The output raw image signal is subjected to a series of processing, such as an A/D conversion, and a YUV conversion by a camera processing circuit 16, so that image data being a digital signal according to a YUV format is generated. The generated image data is written to an SDRAM 20 by a memory control circuit 18, and then read by the same memory control circuit 18. An LCD driver 22 drives the LCD monitor 24 according to the image data read by the memory control circuit 18 to thereby display a through-image of the object on the monitor screen.

The Y data out of the image data generated by the camera processing circuit 16 is also applied to the CPU 32 for an exposure control. The CPU 32 generates a luminance evaluated value by adding up the applied Y data. The generated luminance evaluated value is written to a luminance memory R1. Here, the luminance memory R1 (and angular velocity memory R2: to be referred later) is integrated in the CPU 32 in FIG. 1, but may be provided outside the CPU 32.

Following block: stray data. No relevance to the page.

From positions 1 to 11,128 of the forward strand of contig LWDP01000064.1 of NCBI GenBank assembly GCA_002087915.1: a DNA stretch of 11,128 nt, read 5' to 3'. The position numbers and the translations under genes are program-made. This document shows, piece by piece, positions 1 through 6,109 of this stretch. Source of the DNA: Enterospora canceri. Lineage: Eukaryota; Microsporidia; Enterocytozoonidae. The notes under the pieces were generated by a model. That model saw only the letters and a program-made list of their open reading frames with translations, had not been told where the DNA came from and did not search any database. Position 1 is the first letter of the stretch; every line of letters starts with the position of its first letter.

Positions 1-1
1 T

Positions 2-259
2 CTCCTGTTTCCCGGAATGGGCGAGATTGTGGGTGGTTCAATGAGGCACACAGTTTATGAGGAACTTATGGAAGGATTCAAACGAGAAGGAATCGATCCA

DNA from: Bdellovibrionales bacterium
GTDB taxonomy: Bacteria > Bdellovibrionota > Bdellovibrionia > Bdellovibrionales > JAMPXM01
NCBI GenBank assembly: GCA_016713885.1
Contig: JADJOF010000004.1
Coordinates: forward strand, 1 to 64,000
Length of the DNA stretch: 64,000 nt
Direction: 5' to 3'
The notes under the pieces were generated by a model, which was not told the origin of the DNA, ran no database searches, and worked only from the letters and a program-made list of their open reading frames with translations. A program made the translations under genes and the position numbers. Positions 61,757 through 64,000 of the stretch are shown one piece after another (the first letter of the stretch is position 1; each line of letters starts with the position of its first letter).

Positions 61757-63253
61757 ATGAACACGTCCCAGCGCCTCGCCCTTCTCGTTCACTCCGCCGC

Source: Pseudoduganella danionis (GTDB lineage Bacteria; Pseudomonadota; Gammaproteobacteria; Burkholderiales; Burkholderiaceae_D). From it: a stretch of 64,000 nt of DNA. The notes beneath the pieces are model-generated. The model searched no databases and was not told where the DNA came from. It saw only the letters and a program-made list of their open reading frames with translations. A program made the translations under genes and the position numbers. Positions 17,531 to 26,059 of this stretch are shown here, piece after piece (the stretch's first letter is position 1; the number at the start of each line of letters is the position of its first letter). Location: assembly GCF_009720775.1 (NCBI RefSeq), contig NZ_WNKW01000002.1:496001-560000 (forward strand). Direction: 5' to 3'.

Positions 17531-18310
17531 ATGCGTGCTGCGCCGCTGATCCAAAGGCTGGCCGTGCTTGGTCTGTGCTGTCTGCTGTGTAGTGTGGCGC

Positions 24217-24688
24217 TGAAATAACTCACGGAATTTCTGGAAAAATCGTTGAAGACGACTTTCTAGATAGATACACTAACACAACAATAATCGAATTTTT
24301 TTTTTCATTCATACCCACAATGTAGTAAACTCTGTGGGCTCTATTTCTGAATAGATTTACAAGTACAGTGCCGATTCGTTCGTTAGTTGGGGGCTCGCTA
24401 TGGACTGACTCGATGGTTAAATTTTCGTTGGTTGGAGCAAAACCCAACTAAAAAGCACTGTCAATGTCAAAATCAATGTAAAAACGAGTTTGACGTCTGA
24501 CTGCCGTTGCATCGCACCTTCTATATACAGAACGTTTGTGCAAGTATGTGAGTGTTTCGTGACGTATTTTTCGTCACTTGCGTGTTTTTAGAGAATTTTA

The CPU 32 adjusts the pre-exposure time set to the driver 34 on the basis of the data of the luminance memory R1. By such an exposure control, brightness of the through-image to be output from the LCD monitor 24 is adjusted.

Furthermore, the digital camera 10 further includes a gyro sensor 36. The gyro sensor 36 repetitively detects an angular velocity of the digital camera 10, and applies angular velocity data indicating the detection result to the CPU 32. The CPU 32 writes the applied angular velocity data to the angular velocity memory R2.